What was the great migration in ww1?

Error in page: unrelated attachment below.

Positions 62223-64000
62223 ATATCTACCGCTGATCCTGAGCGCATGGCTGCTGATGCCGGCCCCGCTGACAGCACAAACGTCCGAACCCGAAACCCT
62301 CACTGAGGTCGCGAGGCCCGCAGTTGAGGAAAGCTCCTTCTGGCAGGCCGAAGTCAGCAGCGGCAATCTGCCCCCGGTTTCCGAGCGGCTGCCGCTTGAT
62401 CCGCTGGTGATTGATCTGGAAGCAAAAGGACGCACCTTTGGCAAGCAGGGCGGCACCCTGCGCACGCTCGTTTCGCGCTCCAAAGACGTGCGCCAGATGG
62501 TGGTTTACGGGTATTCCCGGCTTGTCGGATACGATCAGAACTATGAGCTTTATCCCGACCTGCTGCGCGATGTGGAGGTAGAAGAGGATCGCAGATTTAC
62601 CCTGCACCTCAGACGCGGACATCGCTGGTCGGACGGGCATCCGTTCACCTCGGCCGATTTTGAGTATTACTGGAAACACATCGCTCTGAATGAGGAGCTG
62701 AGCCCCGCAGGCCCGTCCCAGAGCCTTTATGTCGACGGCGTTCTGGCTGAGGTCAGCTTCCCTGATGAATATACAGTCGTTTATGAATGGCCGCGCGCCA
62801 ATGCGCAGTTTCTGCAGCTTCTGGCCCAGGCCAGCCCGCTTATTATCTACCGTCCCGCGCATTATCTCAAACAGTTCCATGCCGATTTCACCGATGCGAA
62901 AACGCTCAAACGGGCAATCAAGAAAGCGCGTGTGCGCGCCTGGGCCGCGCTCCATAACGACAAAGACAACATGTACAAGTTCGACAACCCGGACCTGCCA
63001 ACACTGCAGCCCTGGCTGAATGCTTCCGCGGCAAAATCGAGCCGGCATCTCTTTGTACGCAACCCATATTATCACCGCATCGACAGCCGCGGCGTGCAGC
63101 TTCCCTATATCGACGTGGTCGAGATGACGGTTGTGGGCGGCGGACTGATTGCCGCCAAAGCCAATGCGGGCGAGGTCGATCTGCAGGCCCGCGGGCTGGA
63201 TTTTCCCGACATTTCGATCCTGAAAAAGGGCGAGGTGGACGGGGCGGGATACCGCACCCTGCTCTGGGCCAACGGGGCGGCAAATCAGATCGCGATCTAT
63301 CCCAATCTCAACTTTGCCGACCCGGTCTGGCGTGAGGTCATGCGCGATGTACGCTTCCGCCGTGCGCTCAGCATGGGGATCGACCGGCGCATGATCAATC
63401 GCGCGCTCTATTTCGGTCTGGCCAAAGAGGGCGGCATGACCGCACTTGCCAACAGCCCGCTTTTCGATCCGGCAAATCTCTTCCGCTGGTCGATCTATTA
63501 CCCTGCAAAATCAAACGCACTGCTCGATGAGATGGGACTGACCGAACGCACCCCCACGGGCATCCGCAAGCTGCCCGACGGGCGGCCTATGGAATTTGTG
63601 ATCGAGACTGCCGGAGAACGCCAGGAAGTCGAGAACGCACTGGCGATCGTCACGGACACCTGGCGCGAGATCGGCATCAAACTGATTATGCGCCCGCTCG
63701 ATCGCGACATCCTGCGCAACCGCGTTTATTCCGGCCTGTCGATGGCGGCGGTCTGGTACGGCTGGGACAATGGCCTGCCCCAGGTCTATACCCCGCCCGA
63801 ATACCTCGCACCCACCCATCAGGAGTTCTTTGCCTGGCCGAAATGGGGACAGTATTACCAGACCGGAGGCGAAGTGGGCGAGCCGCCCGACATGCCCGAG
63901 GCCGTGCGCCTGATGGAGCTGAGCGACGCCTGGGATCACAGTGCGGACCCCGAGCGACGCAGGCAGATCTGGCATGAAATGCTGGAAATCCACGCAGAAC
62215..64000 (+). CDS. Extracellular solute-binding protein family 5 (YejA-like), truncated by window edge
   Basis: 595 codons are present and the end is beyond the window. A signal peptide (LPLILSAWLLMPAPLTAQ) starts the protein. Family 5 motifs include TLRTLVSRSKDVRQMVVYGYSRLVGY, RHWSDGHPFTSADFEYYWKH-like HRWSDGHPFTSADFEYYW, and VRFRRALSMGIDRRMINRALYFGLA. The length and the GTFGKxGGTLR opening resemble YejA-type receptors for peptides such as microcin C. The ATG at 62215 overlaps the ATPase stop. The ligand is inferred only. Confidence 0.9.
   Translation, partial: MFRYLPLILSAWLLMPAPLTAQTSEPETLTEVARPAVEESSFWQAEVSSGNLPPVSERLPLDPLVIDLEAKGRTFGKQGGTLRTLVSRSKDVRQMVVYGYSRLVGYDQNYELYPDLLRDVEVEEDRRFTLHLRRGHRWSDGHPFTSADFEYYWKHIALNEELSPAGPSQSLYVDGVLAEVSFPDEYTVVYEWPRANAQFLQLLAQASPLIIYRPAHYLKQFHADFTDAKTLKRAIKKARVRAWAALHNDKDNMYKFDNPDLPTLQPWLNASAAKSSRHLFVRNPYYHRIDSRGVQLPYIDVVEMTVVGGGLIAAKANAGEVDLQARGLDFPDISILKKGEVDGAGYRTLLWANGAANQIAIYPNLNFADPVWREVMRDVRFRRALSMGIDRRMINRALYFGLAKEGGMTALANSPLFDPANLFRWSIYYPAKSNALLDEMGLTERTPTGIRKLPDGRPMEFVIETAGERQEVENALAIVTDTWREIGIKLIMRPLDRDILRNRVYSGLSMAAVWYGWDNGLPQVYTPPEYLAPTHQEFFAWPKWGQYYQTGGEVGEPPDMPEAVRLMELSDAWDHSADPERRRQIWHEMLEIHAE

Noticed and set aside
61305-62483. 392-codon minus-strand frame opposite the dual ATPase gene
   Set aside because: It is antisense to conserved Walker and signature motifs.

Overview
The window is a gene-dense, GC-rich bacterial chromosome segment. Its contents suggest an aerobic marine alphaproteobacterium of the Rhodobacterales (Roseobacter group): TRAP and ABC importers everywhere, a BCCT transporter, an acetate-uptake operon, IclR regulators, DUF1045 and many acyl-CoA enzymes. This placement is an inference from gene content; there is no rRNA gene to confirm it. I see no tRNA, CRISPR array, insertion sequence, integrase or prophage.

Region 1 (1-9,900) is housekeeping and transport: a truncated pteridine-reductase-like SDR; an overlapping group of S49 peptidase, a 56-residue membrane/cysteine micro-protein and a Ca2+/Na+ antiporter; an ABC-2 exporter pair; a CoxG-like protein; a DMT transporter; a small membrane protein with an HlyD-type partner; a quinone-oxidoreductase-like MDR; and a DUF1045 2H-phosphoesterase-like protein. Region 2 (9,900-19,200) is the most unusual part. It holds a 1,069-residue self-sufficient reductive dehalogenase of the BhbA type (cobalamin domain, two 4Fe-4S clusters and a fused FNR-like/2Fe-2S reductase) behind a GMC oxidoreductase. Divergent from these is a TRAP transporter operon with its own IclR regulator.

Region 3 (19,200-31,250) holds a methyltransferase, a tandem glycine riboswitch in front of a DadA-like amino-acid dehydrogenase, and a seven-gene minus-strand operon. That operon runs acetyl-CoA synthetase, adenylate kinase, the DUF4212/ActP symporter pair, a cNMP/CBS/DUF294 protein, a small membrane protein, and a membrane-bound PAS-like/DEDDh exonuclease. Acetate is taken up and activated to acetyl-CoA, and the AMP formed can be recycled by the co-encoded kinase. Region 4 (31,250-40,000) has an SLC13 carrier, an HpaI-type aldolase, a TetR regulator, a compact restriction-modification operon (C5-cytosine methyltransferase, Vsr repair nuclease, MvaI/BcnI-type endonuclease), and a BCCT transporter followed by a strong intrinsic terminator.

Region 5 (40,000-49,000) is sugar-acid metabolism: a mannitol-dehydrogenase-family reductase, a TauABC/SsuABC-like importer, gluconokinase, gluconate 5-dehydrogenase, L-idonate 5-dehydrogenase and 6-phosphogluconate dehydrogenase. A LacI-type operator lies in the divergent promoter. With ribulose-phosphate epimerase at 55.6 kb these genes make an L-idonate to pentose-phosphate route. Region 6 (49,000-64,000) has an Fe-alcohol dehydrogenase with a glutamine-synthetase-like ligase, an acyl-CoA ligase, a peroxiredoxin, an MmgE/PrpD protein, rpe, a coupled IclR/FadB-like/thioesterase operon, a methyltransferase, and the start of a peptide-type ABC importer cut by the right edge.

The Great Migration. The Great Migration refers to the relocation of hundreds of thousands of African Americans from the rural areas of the South to urban areas in the North during the years between 1915 and 1930.Click to see full answer. Also, what was the great migration during World War 1?Summary and definition: The Great Migration during WW1 was a flow of African American migrants from the rural farmlands in the South to the urban cities of the industrialized north.Similarly, what happened in the Great Migration? The Great Migration was a relocation of African-Americans from the rural south of the United States to the cities of Northeast, Midwest, and West between 1910 to 1970. However, by the end of the Great Migration, over 80% of African-Americanw had moved to urban areas, the majority of which were in the North. Also Know, what caused the great migration during ww1? The second significant cause of the Great Migration was the desire of black Southerners to escape segregation, known euphemistically as Jim Crow. Rural African American Southerners believed that segregation – and racism and prejudice against blacks – was significantly less intense in the North.What was the primary result of the Great Migration?Northern cities became key centers of African American culture. It brought international fame to African American artists and spurred political activism.

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